But, Takuma Sato and Rick Mears are two different people.
With no offence intended, the Kamikaze mindset is often hard to defeat. Unfortunately for Sato, he was dealt the toughest oval track driver on the planet to have to try a banzai-move on. Dario Franchitti held his line, and Sato found the fence. But, for those racers and race fans who admire guts and talent, Takuma Sato also found legions of new fans last Sunday.
His day at the Speedway will come.
The extreme conditions on Race Day also allowed several other drivers to remind us of their talent and potential. Early on, last year's Pole winner Alex Tagliani shot into the top five and ran strongly until problems in the pits forced him from the lead pack. Same for Oriol Servia, who fell off the lead lap early after pit problems. But, when the money was on the line in the final stint, there he was in contention for victory, finally recording a fine fourth place finish. Also, a great oval race was finally run by Justin Wilson, who really seemed to get the hang of Speedway racing last Sunday, running with the leaders when it counted most. Tagliani, Servia and Wilson are three prime examples of racers who arrived at the Speedway later in their careers than they should have, due to the IRL/CART "wars". Who knows what these three could have accomplished at Indy if they had been able to try the Speedway years earlier.
And then, there's "TK".
The people's choice, Tony Kanaan, almost pulled it off. In contention early, TK faded somewhat during the middle stages of the Race but, on a late restart, there he was; not just in contention, but in the lead! And, if Sato and Franchitti had taken each other out at the end, Tony would have stolen the milk! What a ride he took.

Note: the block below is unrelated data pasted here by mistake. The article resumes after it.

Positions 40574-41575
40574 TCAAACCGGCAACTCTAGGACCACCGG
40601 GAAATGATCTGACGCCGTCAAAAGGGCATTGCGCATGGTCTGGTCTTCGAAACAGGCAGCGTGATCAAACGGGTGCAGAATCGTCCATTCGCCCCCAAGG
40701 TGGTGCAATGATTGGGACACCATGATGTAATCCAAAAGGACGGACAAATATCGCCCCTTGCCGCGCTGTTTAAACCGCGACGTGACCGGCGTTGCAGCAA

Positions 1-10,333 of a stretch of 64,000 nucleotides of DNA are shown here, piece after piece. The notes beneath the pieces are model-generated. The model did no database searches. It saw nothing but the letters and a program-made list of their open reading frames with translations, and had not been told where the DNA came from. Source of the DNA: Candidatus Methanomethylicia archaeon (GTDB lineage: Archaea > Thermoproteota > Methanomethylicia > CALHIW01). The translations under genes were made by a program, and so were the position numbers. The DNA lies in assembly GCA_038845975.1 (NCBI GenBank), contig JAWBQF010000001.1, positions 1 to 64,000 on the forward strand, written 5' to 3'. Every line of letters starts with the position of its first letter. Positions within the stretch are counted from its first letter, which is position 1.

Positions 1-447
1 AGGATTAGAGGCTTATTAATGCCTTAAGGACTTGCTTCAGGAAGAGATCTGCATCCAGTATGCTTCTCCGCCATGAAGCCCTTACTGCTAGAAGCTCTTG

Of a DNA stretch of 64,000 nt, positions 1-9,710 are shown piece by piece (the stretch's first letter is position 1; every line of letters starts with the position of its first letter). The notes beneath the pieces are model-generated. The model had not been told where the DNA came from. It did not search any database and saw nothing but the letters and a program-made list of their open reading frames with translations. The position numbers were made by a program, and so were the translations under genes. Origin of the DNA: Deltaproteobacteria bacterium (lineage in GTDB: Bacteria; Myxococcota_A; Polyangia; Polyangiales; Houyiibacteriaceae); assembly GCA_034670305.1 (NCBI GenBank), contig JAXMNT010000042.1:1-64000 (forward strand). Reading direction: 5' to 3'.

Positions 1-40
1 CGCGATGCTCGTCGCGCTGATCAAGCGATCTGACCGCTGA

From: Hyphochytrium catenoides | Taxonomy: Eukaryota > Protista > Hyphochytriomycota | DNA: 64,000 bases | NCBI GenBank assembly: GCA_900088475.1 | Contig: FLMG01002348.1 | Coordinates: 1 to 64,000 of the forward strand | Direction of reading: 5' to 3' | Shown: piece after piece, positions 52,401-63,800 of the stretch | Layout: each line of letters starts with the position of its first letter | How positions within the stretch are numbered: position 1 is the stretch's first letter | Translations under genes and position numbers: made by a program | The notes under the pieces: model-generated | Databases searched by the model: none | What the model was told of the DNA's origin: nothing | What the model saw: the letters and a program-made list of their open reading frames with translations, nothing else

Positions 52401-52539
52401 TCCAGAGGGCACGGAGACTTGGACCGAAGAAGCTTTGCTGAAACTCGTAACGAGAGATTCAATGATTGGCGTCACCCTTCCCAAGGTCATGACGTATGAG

We also shouldn't overlook the performance of Rubens Barrichello, who mastered the famous oval in the toughest conditions to record a solid run to Rookie of the Year. Rubens should be fun to watch in the coming years.
On the flip side of the coin, there were a few drivers who failed to deliver on this hottest Race Day ever. Mike Conway ran over his pit crew and then, unbelievably, was allowed to re-enter the Race by his A.J. Foyt team with a badly damaged front wing. A lap later, Conway predictably lost it in Turn One, taking himself and contender Will Power out. Also, early leader Marco Andretti overcooked it late in the event trying to make up lost time, and tore up yet another of this Dad's cars. Finally, Ed Carpenter went from hero to zero in the final stages of the event as he charged impressively into the top five, only to "do a Hildebrand" and spin himself from contention.
I guess the bottom line is this: from where we were sitting for our 56th consecutive "500" high in the Penthouse overlooking Turn One, this was as good as it gets. Being able to witness a classic like this is what keeps us coming back. Having been lucky enough to see the amazing Ward/Rathmann dual so long ago, I always wondered if it would ever be matched, or topped, for sheer excitement.
Guess what? It happened last Sunday.